Paula was flying when we ran into an electrical storm just after we passed over the New Mexico border. We were above the rain and above the clouds, but there was lightning on all sides of us. I stared out the window and saw what looked like flames. I sat straight up and thought: The wing is on fire. The engine’s on fire. We’re going down. I was going to have to die Mrs. Harley Bright.

  Paula shouted, “Do you see it? Saint Elmo’s Fire?”

  I said, “What?”

  “Saint Elmo’s Fire! The flames outside. It looks like ball lightning, but it’s not. It’s an electric discharge that happens during thunderstorms, usually over the ocean. Sailors use it to travel by.”

  I stared out the window and watched the flames dancing. They were spindly and delicate, like miniature lightning strikes. They looked like tree limbs covered in bright-white ice. I thought, They’re helping me find my way.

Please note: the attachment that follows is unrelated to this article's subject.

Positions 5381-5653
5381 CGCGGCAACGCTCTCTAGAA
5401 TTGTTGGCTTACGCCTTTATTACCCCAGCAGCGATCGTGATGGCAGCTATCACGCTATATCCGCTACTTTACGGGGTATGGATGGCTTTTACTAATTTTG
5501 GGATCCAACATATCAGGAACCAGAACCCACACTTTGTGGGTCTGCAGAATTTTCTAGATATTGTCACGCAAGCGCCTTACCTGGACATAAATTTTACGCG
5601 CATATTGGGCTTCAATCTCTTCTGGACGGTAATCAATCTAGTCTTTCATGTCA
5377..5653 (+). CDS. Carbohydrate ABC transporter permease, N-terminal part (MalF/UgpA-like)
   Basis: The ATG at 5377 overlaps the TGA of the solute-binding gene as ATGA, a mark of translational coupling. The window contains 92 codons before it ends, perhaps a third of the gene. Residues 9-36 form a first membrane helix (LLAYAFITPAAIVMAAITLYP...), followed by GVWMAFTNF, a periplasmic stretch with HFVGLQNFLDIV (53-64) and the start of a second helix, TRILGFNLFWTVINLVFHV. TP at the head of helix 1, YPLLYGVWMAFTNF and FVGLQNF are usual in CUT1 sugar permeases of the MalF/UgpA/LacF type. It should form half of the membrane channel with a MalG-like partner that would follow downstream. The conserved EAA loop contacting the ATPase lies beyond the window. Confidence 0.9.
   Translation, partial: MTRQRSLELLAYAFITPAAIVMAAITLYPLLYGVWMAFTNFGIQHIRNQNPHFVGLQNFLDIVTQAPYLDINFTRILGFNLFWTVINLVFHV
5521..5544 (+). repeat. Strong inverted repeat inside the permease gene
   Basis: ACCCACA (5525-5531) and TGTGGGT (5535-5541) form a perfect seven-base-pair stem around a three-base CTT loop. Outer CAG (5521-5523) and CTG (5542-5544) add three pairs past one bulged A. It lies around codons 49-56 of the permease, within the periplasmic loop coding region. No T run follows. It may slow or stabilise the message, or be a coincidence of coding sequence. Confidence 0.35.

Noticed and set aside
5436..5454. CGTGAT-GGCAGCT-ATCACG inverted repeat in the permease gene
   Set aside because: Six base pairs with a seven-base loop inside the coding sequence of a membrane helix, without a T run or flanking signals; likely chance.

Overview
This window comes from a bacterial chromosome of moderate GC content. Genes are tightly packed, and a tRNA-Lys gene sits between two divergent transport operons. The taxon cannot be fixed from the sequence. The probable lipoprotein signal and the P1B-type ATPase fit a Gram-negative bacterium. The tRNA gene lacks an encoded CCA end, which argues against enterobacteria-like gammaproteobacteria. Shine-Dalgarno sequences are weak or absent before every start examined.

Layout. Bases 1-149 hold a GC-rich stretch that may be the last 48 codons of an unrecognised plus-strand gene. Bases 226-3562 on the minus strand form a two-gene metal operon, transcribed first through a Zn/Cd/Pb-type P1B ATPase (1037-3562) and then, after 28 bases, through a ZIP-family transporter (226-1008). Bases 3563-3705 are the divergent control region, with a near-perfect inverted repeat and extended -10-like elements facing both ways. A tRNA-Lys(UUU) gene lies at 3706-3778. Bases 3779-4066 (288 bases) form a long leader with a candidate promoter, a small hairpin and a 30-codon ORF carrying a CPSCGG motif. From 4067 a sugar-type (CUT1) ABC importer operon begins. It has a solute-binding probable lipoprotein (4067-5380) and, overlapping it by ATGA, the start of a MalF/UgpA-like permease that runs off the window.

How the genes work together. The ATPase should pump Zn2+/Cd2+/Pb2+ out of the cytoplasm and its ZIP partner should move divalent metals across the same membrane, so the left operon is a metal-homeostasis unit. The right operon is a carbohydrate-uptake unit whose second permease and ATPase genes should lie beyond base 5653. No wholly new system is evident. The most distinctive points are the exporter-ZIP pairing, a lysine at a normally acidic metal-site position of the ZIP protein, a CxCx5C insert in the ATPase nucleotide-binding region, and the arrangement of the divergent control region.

We lost our bearings and overshot Alamogordo, landing at the first airfield we saw. As far as we could tell, we were somewhere north of Albuquerque. As we came in, we could see that the airfield was really some sort of huge, sprawling compound built on a sandstone mesa in the middle of what looked like a desert of other mesas. The land went on for miles—flat scrubby desert ringed by mountains—and as we got nearer to the ground we could see that barbed wire ran around it, sometimes just two or three feet high, like it was made to keep in cows or horses, and sometimes as high as nine or ten feet. There were armed guards stationed in a tower and along the fence, and as Paula took us in I said, “They’re aiming their guns at us.”

  She said, “Who is?”

  “The guards.”

  “Which ones?”

  “All of them.”

  “Jesus, Hartsie, where are we?”

  “I don’t know. Some sort of military base?”

  As soon as we landed, bumping down onto the flat of the desert, the guards ran for us, guns out and pointed in our direction, and yanked us out of the plane. Two young men in beige pants and white shirts—one of them with a shock of dark hair that stood straight up, the other skinny and balding with big, round glasses—stood frowning at us. They were the only ones that weren’t in uniforms.